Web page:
I think we all do this to some extent.

My personal favorite is Cybernetic Kung Fu Mecha Jocks in Space. Not surprisingly, the Lords of Kung Fu actually appear in several of my RPG campaigns. I’m a big fan of martial arts movies and TV. Of course, that fits right in with anime and before you know it, everyone’s at the party.

Let’s list most of the major RPG genres:

  • Fantasy. (Low, Middle, or High magic.)
  • Horror. (We’ll come back to this one…)
  • Science Fiction. (Low, High or Fantastic Tech, Hard Science, and Space Opera.)
  • Superheroes.
  • Cyberpunk/Shadowrun.
  • Anime. (Most commonly mixed with something else such as Mecha.)
  • Modern. (Crime, Military, Spies.)
  • Post Apocalyptic.
  • Western.
  • Steampunk. (I might be stretching a bit with this one…)
  • Comedy.
  • Catch-All. (Games such as RIFTS that defy most other categories.)

I’m sure I’m missing one or two that will dawn on me mere minutes after I hit “publish” on this article. I think of all of the categories Fantasy is probably the one most people are familiar with and have the easiest time getting into. Elves, dragons, swords and sorcery are the stuff many tales were made of long before we started rolling dice to them.

Dungeons & Dragons has become synonymous with fantasy roleplaying games.

But it’s only one system of literally dozens. D&D is one of the grandparents of the industry, but there are a handful of other games worthy of mention in another article. Fantasy genre mashes up well with a lot of things, like the humble potato. Almost everything blends with fantasy in some way.

However, the company that started D&D also pioneered into other genres. Where would we be without Boot Hill, Metamorphosis Alpha, Top Secret SI, and Marvel Superheroes Roleplaying?

Ravenloft was probably the first D&D module to really feature a mix with horror as a genre. We have the mighty Strahd Von Zarovich and his minions in Ravenloft. Players figure out very quickly that they can’t just hack and slash their way through, really bringing out some of that fear element. Not to mention good old Strahd is a vampire and all.

Coming back to Horror as a genre…

I have a love/hate relationship with a lot of old White Wolf games. Vampire the Masquerade being probably the biggest standout for games that churn my stomach. I liked Werewolf a lot. Mage and Hunter were sort of okay-ish. The rest could go rot in a pit for all I really care. I just wasn’t into all the twisted weirdness that came with some of it. Even games like Beyond the Supernatural, Chill, and Don’t Look Back, Terror is Never far behind kinda turned me off of the genre a little.

Vampire, actually most of the old World of Darkness stuff does one thing exceptionally well- faction politics. But, at that point is it really horror? I mean, you can change Vampire’s clans over to political parties, corporations, or even magic guilds leaving the backstabbing and scheming to be just as intense.

Horror is one of those big Session Zero red flag “No” squares for a lot of people. Most of us have had trauma in the real world and don’t necessarily want to play around in gore, fear, paranoia, or even jump scares. Horror elements in any game should definitely meet the approval of the rest of the group before they are implemented. I’ve had a couple of experiences where they weren’t, expectations didn’t mesh, and trauma followed. I highly caution the use of horror with almost anything.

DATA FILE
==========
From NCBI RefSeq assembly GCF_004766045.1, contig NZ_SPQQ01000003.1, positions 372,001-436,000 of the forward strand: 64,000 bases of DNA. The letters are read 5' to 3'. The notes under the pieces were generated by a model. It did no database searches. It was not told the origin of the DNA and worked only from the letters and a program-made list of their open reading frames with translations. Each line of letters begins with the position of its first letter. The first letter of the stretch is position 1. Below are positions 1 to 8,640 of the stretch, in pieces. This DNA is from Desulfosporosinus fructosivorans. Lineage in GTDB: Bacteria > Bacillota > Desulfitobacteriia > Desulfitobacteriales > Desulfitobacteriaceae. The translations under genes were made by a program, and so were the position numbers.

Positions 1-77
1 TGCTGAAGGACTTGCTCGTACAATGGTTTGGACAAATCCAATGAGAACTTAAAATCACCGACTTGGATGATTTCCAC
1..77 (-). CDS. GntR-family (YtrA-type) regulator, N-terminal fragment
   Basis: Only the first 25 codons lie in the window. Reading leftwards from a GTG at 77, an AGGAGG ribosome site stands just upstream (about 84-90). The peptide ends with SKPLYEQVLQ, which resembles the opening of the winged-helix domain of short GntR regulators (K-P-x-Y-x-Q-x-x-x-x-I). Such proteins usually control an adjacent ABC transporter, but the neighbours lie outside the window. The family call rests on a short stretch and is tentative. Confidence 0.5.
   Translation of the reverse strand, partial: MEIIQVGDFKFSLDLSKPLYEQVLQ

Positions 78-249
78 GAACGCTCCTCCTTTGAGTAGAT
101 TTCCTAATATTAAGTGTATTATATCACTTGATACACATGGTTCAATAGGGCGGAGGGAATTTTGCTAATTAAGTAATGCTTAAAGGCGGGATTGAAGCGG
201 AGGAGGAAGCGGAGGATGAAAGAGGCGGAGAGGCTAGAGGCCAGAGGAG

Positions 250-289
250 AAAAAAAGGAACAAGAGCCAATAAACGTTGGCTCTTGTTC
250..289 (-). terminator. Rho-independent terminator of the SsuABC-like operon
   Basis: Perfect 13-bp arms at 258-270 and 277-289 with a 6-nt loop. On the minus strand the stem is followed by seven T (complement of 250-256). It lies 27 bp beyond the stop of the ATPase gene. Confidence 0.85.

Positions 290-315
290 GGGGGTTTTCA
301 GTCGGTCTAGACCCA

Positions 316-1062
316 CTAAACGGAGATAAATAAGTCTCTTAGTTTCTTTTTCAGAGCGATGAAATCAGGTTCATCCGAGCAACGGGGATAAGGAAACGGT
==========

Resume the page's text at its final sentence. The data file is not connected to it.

Anime is a good genre to blend with almost everything.

Many anime stories inevitably fall under some other category; especially fantasy, cyberpunk, mecha, and superhero. It is very easy to take almost any campaign, add a ruleset that includes bold, flashy maneuvers, intense action scenes, complicated relationships, and put it into the Anime category. I see Anime as a sort of attitude in gaming more than a specific genre.

The other fun thing about anime is bringing some unlike concepts together in art. Cowboys in Space? Fantasy martial arts superheroes? How about Post Apocalyptic Steampunk Spies? Anime is super flexible.

Almost anything can end with “In space.”

Think about it. (*Editor’s note: I love doing this!) You can take almost any campaign setting known to RPGs and end it with “In space” and it will take on a whole new meaning and perspective. It also gives clever GMs an excuse to recycle old modules.

I sometimes think Star Trek creator Gene Roddenberry had it easiest. Take any plot from any TV show ever made and set it in space. Feel like a western? Well, these “aliens” over yonder have a heap a trouble with them space horse rustlers. Next week we’re fighting an imperialist socialist dictatorship over on Planet Beta Nine. We’re overcoming real Cold War tensions with starships and space stations the next week. The week after that our captain will fall in love with a beautiful elf-like maiden while battling orcs and amnesia on a fantasy world.

Science Fiction, space and time travel in particular, lend themselves exceptionally well to crossing over and amongst everything. Think about all of the things shows like Red Dwarf and Dr Who accomplished. I hear most Brits consider Dr Who to be a national superhero.

Space Opera focuses less on science and technology and more on plot and characters. Star Wars is a blend of science fiction, fantasy and martial arts. All of the subgenre stuff supports the characters and the plot.

I’m probably going to revisit the concept of blending genres again farther down the line. This article was mostly intended to get the creative juices flowing. The one amazing thing about tabletop roleplaying is that almost anything can happen and usually does.

Thank you for being here. Hope you have a great week.